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News Release 15-029

New U.S.-Japan collaborations bring Big Data approaches to disaster response

NSF and the Japan Science and Technology Agency announce joint support for 6 projects to improve future disaster management

screenshot of USC's spatial crowdsourcing platform, MediaQ,

USC's spatial crowdsourcing platform, MediaQ, collects pictures and videos during disasters.

March 30, 2015

This material is available primarily for archival purposes. Telephone numbers or other contact information may be out of date; please see current contact information at media contacts.

When disaster strikes, it is critical that experts, decision makers and emergency personnel have access to real-time information in order to assess the situation and respond appropriately.

It is equally critical that individuals and organizations have the capacity to analyze the wealth of data generated in the midst of the disaster and its immediate aftermath in order to produce accurate, customized warnings, particularly with the increasing ubiquity of smartphones, mobile apps and social media platforms.

Rapid advances in information technology are providing new opportunities to improve disaster management. For example, new computer systems and networks--from sensor networks to smartphones and cyber-physical systems--are giving rise to powerful data streams that have the potential to facilitate timely and effective action during disasters.

At the same time, dependence upon these systems requires considered resilience and responsiveness during disasters so as to ensure that real-time data analytics continues seamlessly in the face of disasters.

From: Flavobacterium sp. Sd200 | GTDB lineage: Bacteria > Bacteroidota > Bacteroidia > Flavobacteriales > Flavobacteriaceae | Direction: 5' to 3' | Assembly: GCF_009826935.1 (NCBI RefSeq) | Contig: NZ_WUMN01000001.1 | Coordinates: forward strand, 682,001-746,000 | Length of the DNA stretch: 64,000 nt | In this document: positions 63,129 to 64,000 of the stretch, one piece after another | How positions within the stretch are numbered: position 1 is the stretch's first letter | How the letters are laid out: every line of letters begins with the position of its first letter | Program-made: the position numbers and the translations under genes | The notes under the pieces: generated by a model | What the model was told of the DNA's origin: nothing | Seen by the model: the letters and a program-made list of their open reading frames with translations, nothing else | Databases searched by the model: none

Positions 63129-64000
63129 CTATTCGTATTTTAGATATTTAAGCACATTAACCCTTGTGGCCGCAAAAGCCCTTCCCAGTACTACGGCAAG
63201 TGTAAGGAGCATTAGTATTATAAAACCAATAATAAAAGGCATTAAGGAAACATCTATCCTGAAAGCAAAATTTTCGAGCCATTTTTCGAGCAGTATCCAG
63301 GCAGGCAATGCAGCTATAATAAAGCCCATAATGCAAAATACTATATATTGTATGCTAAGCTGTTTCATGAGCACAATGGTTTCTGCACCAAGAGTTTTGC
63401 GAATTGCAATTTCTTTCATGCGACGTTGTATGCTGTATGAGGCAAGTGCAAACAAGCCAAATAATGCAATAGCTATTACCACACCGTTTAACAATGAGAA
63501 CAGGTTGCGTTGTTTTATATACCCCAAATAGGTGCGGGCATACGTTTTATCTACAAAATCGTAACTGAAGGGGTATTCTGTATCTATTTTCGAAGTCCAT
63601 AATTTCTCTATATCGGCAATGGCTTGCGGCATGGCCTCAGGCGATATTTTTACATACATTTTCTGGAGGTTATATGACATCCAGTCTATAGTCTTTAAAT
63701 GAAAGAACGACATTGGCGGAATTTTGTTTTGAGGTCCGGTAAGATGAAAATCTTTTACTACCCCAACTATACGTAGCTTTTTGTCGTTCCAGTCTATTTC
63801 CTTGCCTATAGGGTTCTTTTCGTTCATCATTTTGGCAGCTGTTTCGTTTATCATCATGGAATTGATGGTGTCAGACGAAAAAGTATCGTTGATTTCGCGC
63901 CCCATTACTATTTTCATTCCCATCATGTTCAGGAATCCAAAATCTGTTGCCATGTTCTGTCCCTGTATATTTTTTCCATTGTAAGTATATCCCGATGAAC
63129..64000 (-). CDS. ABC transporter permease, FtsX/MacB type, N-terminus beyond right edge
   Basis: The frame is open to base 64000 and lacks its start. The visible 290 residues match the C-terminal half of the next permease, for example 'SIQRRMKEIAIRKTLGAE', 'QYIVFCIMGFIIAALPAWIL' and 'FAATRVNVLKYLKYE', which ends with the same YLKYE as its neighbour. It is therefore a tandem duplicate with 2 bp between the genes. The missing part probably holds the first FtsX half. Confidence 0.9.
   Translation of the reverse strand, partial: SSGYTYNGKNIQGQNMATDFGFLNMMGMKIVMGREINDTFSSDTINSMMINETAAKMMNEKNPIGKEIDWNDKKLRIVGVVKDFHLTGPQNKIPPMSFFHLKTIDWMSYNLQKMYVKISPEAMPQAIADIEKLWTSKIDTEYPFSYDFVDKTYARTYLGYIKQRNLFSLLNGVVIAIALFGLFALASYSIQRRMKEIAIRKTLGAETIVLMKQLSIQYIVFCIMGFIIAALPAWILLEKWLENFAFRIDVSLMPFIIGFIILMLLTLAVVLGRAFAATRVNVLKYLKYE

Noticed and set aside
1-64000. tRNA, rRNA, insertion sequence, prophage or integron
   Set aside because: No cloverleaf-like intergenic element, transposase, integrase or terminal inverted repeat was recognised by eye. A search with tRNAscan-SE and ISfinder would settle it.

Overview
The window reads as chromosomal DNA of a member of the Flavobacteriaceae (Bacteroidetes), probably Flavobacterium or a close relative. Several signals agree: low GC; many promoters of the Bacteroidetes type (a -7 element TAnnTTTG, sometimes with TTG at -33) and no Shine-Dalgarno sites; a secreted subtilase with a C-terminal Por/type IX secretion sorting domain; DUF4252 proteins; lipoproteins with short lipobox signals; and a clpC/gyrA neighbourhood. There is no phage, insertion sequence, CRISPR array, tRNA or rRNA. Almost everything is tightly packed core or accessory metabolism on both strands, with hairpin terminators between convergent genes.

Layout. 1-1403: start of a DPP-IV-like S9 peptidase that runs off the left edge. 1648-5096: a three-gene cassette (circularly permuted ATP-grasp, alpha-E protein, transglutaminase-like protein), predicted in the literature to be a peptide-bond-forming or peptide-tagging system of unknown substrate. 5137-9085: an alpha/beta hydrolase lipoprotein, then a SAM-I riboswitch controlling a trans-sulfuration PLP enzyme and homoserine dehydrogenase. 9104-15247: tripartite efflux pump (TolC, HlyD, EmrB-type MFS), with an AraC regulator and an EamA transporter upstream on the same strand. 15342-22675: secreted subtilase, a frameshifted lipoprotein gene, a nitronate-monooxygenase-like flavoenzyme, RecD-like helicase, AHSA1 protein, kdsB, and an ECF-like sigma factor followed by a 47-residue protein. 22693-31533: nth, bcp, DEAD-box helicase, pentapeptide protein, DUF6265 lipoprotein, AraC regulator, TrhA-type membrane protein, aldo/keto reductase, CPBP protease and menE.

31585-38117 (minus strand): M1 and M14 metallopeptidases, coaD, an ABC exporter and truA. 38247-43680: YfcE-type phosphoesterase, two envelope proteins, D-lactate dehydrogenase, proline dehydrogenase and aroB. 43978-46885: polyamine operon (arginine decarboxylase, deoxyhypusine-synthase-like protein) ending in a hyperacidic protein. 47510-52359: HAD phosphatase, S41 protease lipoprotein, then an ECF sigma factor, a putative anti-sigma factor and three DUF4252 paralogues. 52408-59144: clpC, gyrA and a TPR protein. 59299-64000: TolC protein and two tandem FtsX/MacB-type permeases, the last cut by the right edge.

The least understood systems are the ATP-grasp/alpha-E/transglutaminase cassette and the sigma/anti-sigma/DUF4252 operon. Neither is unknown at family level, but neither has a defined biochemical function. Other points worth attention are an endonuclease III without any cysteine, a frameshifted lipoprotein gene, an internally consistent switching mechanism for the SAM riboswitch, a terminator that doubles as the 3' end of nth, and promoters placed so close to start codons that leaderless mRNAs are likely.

To assist in future disasters, the U.S. National Science Foundation (NSF) and the Japan Science and Technology Agency (JST) have embarked upon a joint funding program to support research that leverages Big Data and data analytics to transform disaster management for individuals and for society at-large.

Today, the agencies announced awards for six joint US-Japan research projects that aim to address two specific challenges in disaster management: capturing and processing data associated with disasters and improving the resilience and responsiveness of emerging computer systems and networks in the face of disasters to facilitate real-time data analytics in their aftermath.

"We're proud to collaborate with JST to address the global need for Big Data and data analysis for disaster management," said Jim Kurose, head of NSF's Computer and Information Science and Engineering Directorate. "Collaborative programs such as this one bring diverse perspectives and expertise to bear in mutually synergistic ways on critical problems that impact all of society. These are challenges that no single country can address in isolation."

Several recent reports have suggested that Big Data and data analysis for disaster management will require new approaches to analyze large, noisy and heterogeneous data in order to facilitate timely decision-making in the face of shifting demands. Advanced methods are required that can address the algorithmic and data complexity of distributed systems in real-time and the challenges that arise in modeling chaotic systems.

In addition, these reports have noted that novel approaches are needed to ensure that information technology systems support resilient and timely data capture and integration in the face of infrastructure disruptions.